Experimental Papers Open Access
Copyright ©The Author(s) 1996. Published by Baishideng Publishing Group Inc. All rights reserved.
World J Gastroenterol. Sep 15, 1996; 2(3): 136-138
Published online Sep 15, 1996. doi: 10.3748/wjg.v2.i3.136
Pharmacology of novel Chinese medicines screened for treatment of severe acute pancreatitis
Lian-Gen Zhao, Xiao-Xian Wu, Zuo-Ming Zhu, Yu-Ling Chen, Fu-Sen Liu, Jia-Tong Chen
Lian-Gen Zhao, Xiao-Xian Wu, Yu-Ling Chen, Institute of Acute Abdomen, Tianjin 300100, China
Zuo-Ming Zhu, Fu-Sen Liu, Jia-Tong Chen, Nankai University, Tianjin 300100, China
Lian-Gen Zhao, Director of Laboratory of Surgical Research, Institute of Acute Abdomen, Tianjin, conducts research in experimental treatment of acute pancreatitis and the therapeutic principle of Huoxue Huayu. He has published 40 articles and 3 books. Born in 1938, Tangshan, Hebei province, Graduated in 1962 from Pathophysiology Department of the Chinese Medical University.
Author contributions: All authors contributed equally to the work.
Correspondence to: Dr. Lian-Gen Zhao, Professor, Institute of Acute Abdomen, Tianjin 300100, China
Telephone: +86-22-7300021
Received: June 2, 1996
Revised: July 26, 1996
Accepted: August 6, 1996
Published online: September 15, 1996

Abstract

AIM: To screen the enzyme-inhibition and observe the pharmacologic effects of circulation-improving Chinese medicines on intestinal and pancreatic hemodynamics.

METHODS: In vitro screening of the amylase-and lipase-inhibiting effects of nine Chinese traditional medicines was carried out. Each extract was prepared following methods described by LIN Qi-Shou. Tests of the inhibition of trypsin and elastase activity were carried out by following methods described by ZHANG Tian-Min s and JIANG Chuan-Kui. A Modified Leslie method was used determine the effects of the best circulation-improving Chinese herb, Tao-Ren (Semen Persicae), and its extract (HHI-I), on intestinal hemodynamics. An electromagnetic flowmeter was used to measure intestinal blood flow and and a blood oxygen meter was used to measure oxygen consumption. A laser Doppler microcirculation dynamic analyzer was used for to measurement the effect of HHI-I on pancreatic microcirculation, and a tissue oxygen meter was used to measure changes of pancreatic oxygen partial pressure.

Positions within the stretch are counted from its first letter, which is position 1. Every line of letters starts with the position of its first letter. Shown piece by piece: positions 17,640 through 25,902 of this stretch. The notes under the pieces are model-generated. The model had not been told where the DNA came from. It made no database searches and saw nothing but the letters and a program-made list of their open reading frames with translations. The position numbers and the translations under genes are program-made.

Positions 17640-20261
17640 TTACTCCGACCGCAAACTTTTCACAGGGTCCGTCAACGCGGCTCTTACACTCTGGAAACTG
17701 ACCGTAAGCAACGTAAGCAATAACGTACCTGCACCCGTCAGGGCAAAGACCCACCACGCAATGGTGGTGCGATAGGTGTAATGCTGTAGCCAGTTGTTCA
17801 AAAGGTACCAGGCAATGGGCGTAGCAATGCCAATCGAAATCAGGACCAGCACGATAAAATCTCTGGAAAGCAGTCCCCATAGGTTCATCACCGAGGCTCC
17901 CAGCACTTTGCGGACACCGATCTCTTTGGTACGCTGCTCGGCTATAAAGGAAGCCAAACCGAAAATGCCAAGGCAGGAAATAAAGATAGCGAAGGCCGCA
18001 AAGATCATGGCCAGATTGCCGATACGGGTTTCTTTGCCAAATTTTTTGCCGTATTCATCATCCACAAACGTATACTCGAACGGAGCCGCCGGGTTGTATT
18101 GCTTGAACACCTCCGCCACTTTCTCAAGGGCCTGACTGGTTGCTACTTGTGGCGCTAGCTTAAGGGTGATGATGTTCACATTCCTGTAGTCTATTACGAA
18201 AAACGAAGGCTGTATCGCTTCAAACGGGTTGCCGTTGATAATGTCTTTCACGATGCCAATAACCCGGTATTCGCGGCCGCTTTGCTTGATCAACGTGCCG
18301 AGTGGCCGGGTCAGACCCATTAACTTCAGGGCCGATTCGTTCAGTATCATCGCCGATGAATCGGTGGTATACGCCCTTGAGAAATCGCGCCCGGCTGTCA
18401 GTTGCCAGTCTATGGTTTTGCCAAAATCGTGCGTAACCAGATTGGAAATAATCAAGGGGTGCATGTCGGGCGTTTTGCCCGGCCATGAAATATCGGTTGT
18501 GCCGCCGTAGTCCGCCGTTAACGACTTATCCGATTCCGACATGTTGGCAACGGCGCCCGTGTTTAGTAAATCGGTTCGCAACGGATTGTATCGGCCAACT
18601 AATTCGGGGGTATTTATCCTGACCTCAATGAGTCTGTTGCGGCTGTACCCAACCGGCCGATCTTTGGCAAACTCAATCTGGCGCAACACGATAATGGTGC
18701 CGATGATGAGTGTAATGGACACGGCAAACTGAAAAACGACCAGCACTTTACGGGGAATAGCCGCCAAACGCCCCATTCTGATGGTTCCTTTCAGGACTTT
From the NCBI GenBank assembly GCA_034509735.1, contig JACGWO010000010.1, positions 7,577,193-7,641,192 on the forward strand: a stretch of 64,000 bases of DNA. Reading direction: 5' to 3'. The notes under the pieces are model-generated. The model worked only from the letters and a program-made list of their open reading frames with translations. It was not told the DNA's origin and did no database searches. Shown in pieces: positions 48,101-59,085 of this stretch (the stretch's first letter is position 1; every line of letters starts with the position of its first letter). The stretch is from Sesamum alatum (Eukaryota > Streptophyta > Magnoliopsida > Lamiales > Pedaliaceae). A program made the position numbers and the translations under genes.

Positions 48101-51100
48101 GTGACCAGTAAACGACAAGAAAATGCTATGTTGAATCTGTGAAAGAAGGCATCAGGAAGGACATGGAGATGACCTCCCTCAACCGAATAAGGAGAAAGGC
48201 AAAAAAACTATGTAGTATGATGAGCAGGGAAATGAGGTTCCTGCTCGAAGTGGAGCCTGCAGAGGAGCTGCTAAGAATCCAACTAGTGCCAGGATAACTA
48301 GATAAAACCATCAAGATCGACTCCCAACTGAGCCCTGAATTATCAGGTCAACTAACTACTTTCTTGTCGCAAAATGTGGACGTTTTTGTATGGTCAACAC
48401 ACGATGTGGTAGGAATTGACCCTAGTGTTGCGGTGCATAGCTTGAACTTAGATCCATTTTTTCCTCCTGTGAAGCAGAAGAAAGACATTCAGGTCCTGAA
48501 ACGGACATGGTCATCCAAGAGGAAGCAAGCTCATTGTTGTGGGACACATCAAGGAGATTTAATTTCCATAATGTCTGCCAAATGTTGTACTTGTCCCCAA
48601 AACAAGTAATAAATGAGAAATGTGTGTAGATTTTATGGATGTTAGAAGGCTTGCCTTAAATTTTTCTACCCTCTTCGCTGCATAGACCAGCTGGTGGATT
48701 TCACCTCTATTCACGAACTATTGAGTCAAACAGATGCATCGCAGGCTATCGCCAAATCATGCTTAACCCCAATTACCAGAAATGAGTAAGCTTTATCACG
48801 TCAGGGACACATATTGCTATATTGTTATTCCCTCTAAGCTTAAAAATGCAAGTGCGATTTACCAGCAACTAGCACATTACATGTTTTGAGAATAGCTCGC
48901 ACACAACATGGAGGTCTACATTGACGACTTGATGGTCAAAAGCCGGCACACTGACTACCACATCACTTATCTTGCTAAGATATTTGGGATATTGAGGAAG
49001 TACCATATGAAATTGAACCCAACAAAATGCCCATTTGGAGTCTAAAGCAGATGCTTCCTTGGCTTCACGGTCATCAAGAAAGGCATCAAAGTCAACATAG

RESULTS: Of the nine Chinese traditional medicines, Yuan-Hu (Rhizome Corydalis) had the most potent inhibitory activity on both amylase and lipase activity, followed by Da Huang, Zhi Zi, Huang Qin, and Hang Shao. Canine experiments found that Huoxue Huayu (HHI-I) improved intestinal hemodynamics. Intestinal blood flow 20 min after infusion of HHI-I, was 225.0 ± 68.51 mL/min, which was significantly higher than that before infusion (201.34 ± 70.21 mL/min, P < 0.05). Blood flow increased to 245.40 ± 82.78 mL/min (P < 0.05) at 40 min and 252.20 ± 82.41 mL/min (P < 0.01). 60 min after infusion. Intestinal oxygen consumption also increased significantly, to 5.33 ± 2.57 mL/min at 60 min after infusion, compared with (2.72 ± 1.09 mL/min (P < 0.05) at baseline. HHI-I improved pancreatic microcirculation and tissue oxygen partial pressure. The basal microcirculatory blood flow of 20.4 ± 5.0 mL/min/100 g body weight increased to 49.0 ± 9.0 mL/min/100g body weight 20 min after administration (P < 0.05). Blood flow increase further to 51.0 ± 7.97 mL/min/100 g body weight (P < 0.01) at 40 min and 54.8 ± 15.51 mL/min/100 g body weight (P < 0.01) at 60 min. Pancreatic oxygen partial pressure was 6.21 ± 0.94 kPa at baseline, rose to 7.55 ± 1.40 kPa at 20 min (P < 0.01), 7.65 ± 1.76 kPa (P < 0.05) at 40 min, and 7.67 ± 1.64 kPa (P < 0.01) at 60 min after HHI-I administration. In the control group, saline administration had no significant effect of the indices.

CONCLUSION: Yuan-Hu and Tao-Ren used together have the potential to become novel, effective medicines

Key Words: Pancreatitis treatment, Yuan hu, Tao ren



INTRODUCTION